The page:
If you are a seller who is not making mortgage payments on your home, yet charging tenants rent: Shame on you.  That is all I am going to say.

Of course, real estate agents sincerely need to help guide their clients in the most ethical and truthful way.  Don’t expect me to lie for you.  Don’t expect me to cover up the fact that you decided to do the loan for your buyer and showed up at the appraisal attempting to influence the appraiser to lower the value so you could come back on the seller and re-negotiate.  Don’t think I won’t call your lender and ask if the file is complete for the loan applicant and whether or not a credit report has been reviewed and employment confirmed.

If you are a listing agent and not returning calls on a short sale because you are simply stalling the lender in hopes they will not foreclose on your client, you are sacrificing your reputation.  Once I know your tactics, I share those with my buying clients and pretty soon, they won’t look at your listings.  Also, if you are not familiar with the MLS rules that state, accepting an offer and submitting the offer to the bank requires a status change to the listing on MLS to pending, catch up.  The days of saying, “The contract is not ratified and therefore we can keep it as an active listing” are long gone.  Seriously.

I pride myself on high ethics.  I pride myself on working with other agents, loan professionals, inspectors, and of course clients in the most upfront, win-win way.  The stress that comes from dealing with un-truths, deception, game playing, is simply not necessary.  What has happened in the real estate market within the last 10 years with sub prime lending, corporate fraud, false stated income applications, should have generated a new interest in truth and fair dealings.  It is a sad commentary that many have not realized the very point.   I am hoping this post, and the timing of this post, will  jostle the consciousness of everyone participating in the market place of real estate and 2011 will bring sunshine and butterflies to this industry and the world.  Happy Holidays.  Truthfully.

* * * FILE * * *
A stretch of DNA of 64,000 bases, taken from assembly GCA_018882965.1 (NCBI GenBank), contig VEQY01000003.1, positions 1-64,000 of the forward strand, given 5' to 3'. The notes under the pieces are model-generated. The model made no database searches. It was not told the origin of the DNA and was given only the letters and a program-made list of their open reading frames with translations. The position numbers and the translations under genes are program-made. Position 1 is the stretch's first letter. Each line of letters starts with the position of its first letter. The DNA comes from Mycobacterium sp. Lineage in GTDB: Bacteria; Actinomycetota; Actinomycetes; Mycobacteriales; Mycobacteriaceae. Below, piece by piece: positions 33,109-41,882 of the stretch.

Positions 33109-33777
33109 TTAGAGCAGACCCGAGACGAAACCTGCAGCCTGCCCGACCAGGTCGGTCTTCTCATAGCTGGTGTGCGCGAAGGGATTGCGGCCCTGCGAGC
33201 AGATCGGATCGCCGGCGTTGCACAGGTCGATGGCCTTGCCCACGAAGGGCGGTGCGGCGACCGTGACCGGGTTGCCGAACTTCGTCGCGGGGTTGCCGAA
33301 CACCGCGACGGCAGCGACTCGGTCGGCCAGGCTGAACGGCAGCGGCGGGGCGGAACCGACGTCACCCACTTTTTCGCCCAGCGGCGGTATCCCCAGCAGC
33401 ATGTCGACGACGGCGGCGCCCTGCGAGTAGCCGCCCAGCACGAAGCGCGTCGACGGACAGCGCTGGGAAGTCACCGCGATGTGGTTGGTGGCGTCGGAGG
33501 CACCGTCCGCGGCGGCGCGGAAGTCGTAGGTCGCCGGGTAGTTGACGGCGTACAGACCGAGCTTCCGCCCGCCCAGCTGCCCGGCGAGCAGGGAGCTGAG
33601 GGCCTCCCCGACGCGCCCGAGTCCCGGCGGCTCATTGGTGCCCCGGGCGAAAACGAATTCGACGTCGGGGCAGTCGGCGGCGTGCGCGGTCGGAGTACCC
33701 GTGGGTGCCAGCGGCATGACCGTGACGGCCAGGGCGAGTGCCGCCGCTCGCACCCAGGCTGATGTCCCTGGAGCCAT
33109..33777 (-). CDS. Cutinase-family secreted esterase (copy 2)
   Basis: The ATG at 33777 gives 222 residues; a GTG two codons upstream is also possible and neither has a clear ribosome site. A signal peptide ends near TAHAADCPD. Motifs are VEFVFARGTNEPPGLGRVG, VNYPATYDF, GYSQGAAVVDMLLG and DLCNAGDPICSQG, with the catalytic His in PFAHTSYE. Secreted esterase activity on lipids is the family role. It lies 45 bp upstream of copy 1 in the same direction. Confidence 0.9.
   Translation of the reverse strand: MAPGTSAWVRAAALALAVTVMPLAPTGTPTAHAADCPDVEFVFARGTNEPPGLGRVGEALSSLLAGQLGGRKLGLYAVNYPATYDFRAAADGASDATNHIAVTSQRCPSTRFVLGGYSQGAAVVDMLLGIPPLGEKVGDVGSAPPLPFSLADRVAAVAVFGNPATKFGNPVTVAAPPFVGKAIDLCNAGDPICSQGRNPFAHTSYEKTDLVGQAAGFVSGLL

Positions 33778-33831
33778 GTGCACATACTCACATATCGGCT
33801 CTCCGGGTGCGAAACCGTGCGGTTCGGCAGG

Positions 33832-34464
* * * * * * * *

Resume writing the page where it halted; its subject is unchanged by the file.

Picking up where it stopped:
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  1. Chris Jones says:

    I’m retweeting this and referencing it. PERFECTLY stated.

    In the end, trust is the only currency. If we lose the ability to trust one another, no amount of contract law or fines or regulation will keep this whole thing together.

    From one CJ to another, if I’m ever doing business in San Jose, I’m calling you first.

  2. This is a really good article and I will Tweet it for you. I hope that one of these days you and I can have a transaction together – I love the way you think and work!

  3. Oh my God I could go on all day on this subject. I think I’d be hard pressed to not keep the EMD on the guy who wrote cash and then decided he didn’t want to use his cash.

    Now more than ever people need to be painfully honest. I tell people “Don’t fudge!” It always blows up and wastes a bunch of everybody’s time.

  4. Kathryn says:

    You are good people, CJ. Truthfully. 🙂 May this message get through to those who need it!

  5. CJ Brasiel says:

    Thanks everyone for taking time out of your day to read the post and comment! I greatly appreciate you!

  6. CJ, thanks for the post. I am a loan officer in Boise and we hear all the same stuff you. It is sometimes amazing how potential home buyers attempt to explain away their credit issues thinking that will some how make things better. Have a happy holiday season

  7. CJ Brasiel says:

    Craig,
    Thanks for reading and posting a comment! Free, flowing, creative writing on credit applications are a thing of the past. Much like bell bottoms. Oh no… don’t tell me they are back! Have a great holiday!